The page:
THE rise and rise of the Silver Cyclists has been powered by a surge in sales of e-bikes, according to stores.
According to retailer Halfords, electronic bicycles – or e-bikes – are now the fastest growing category in their range, and 62% are bought by over-55s.
Providing electrical assistance as you pedal, most e-bikes can hit speeds of up to around 15mph and give users extra oomph whenever they need it.
Research has found e-bikers use about 20% less energy per mile than on a traditional pushbike, and they tend to also make longer journeys.
Although an e-bike looks like a traditional pushbike, there are three key components that make it different; a motor, a sensor and a battery.
The electric bike’s sensor will usually automatically engage with the motor once you start pedaling, but some models can also provide extra assistance only as and when required – for example, when you’re climbing a hill.
As a hybrid form of transport, part of the energy comes from the rider pedalling and part is provided by the motor; up to a maximum of 15.5mph.
The battery is mounted on the luggage rack or frame, and takes around five to six hours to charge, and can simply be plugged into a wall outlet.
In recent years, more Scots have turned to cycling in general, with 1.2% of us now using a bike as our main mode of transport, marking a 50% increase since in 2004.
Improved cycling infrastructure, like special lanes, helps encourage more people to cycle for everyday journeys.
In Greater Manchester plans have been unveiled for a £13.4 million scheme that will prioritise cyclists and pedestrians with the work being led by Brian Deegan, the engineer behind London’s acclaimed bike routes.
Anna Richardson, Glasgow City Council convener for sustainability and carbon reduction, says green transport is a priority that is being reflected with new routes and lanes.
She said: “Promoting all forms of sustainable transport is a clear priority for Glasgow, including walking, cycling and public transport, and our Strategic Plan for Cycling details the network we are in the process of building.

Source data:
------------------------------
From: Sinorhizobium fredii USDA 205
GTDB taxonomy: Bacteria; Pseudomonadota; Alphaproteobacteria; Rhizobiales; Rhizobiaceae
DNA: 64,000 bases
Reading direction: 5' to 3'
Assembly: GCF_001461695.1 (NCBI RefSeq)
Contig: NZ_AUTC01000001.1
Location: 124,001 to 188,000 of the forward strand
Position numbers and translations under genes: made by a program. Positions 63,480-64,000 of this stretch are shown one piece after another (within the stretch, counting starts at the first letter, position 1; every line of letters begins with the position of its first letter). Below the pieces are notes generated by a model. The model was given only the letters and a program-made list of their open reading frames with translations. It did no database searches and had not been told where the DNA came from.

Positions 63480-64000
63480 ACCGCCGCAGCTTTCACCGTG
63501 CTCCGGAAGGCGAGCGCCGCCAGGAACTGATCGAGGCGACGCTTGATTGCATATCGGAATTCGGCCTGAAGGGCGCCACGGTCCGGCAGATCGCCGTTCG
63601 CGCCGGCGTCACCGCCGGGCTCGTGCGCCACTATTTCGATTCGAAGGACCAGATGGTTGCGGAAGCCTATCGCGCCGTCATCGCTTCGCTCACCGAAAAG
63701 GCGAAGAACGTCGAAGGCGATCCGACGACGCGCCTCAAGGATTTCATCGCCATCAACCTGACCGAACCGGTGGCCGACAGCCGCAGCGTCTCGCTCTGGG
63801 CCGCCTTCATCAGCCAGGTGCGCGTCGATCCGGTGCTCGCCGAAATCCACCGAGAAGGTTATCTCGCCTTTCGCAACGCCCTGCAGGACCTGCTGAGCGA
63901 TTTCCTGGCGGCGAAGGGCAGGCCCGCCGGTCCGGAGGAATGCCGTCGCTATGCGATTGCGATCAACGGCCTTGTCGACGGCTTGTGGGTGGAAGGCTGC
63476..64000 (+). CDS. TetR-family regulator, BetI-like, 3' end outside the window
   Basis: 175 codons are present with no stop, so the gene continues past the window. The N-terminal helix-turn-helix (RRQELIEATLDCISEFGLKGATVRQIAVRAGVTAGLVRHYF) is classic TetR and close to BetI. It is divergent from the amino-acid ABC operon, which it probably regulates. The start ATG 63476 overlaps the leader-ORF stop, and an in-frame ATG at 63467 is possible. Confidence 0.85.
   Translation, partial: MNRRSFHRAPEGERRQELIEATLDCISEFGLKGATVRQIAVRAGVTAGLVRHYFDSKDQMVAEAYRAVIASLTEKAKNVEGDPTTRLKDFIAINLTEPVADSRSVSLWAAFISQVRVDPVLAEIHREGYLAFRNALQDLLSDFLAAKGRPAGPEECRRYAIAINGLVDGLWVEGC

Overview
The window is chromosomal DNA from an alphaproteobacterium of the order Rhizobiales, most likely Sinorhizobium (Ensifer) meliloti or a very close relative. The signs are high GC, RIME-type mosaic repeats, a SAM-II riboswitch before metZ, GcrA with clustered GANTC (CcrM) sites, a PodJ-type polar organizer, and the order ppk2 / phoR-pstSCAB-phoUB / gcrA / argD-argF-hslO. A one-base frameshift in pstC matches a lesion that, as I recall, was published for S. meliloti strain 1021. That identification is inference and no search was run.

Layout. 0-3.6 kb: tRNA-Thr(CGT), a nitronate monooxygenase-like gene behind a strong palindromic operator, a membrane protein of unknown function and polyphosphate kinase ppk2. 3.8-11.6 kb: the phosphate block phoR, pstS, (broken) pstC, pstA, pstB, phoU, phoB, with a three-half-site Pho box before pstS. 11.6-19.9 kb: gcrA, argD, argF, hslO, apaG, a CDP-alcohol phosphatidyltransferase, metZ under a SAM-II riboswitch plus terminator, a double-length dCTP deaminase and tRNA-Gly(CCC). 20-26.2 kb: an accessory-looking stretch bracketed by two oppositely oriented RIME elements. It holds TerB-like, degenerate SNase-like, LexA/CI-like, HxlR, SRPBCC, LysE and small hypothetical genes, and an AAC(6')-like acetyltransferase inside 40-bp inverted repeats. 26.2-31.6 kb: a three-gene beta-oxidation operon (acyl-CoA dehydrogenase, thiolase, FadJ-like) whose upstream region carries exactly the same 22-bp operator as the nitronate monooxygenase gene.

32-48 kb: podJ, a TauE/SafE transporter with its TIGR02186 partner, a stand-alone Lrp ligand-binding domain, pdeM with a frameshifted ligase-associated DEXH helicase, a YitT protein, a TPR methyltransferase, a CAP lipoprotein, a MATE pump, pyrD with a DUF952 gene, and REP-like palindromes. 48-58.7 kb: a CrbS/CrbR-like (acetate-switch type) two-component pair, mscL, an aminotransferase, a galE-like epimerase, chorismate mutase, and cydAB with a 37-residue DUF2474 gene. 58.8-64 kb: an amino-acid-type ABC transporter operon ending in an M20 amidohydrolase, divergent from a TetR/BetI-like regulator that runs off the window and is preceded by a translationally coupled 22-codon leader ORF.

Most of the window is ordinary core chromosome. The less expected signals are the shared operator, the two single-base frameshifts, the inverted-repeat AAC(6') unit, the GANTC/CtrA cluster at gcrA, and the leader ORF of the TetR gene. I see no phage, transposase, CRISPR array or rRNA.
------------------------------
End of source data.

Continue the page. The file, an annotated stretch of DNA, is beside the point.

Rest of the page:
“The main barrier to increasing the number of people who cycle is infrastructure, and where we have invested in safe routes, we have seen numbers increase.”
A keen cyclist herself, Anna believes e-bikes could help to super-charge people’s use: “E bikes are a great tool for making cycling more appealing.
“They are especially helpful for people who might feel apprehensive about their fitness level or wish to travel further than they would be comfortable doing on a regular bike – and of course they make any hill far less daunting.”
Electronic bikes can have a high price tag but the Energy Saving Trust has a number of grants available to make them more affordable.
Marianne Scott, Cycling Scotland’s regional cycle training and development officer, said: “I’ve heard from users that e-bikes are helping them to go further than they did on their traditional bike.
“And before they used an e-bike there were hills that they wouldn’t think of cycling up – now they aren’t even breaking a sweat or getting out of breath.
“They open up a new scope for anyone to get out there.”
At last, I am able to keep up with my wife when we hit the hills
When Ian Clarke, 67, went on cycling trips with his wife, Anne, he was used to being
out-paced – but not because he was any less fit than his partner.
Anne was the proud owner of an electric bike, and when it came to hills she was able to get a helping hand.
So, when Ian retired two and a half years ago, his former colleagues knew exactly what to buy for his leaving present.
“I was given an electric bike and a car carrier from my work colleagues when I retired,” said Ian, who lives in Dundee.
“My wife already had an e-bike and she was always beating me up hills, so I think they felt sorry for me!
“When we would go out together she would go ‘wheeching’ up a hill and I would follow about five or 10 minutes later. So, when I got my electric bike I quickly noticed it was fabulous for distance and hills.”
With more time to spend on exercise and cycling, Ian joined the Active Living and Seniors
Programme at the Institute of Sport & Exercise at University of Dundee, to take part in a five-week course for over-50s.
Although he still loves his traditional bike, Ian would encourage more people to give e-bikes a try:
“People have the wrong perception of electric bikes and think they’re like scooters. But you still have to pedal quite hard, you just have a bit of assistance.”
Minister: Electric bikes are too expensive for too many
Transport secretary Michael Matheson last week voiced concern that e-bikes are not affordable for many living in Scotland’s poorest postcodes.
So, he warned, any surge in cycling might not narrow Scotland’s health inequalities.
He told Holyrood magazine: “There’s a lot of progress being made in encouraging people into using e-bikes, electric cars, and so on but what I’m really worried about is that this becomes a middle-class pastime.
“And actually some of our harder to reach households in our more deprived communities are the ones who we really need to reach into.
“How are we going to make sure that we don’t make a social inequality in who can afford to have a car and who can’t or who has access to be able to make use of an electric bike?
“One of the challenges is how to make sure we don’t increase inequalities as an unintended consequence of making progress in another policy area.”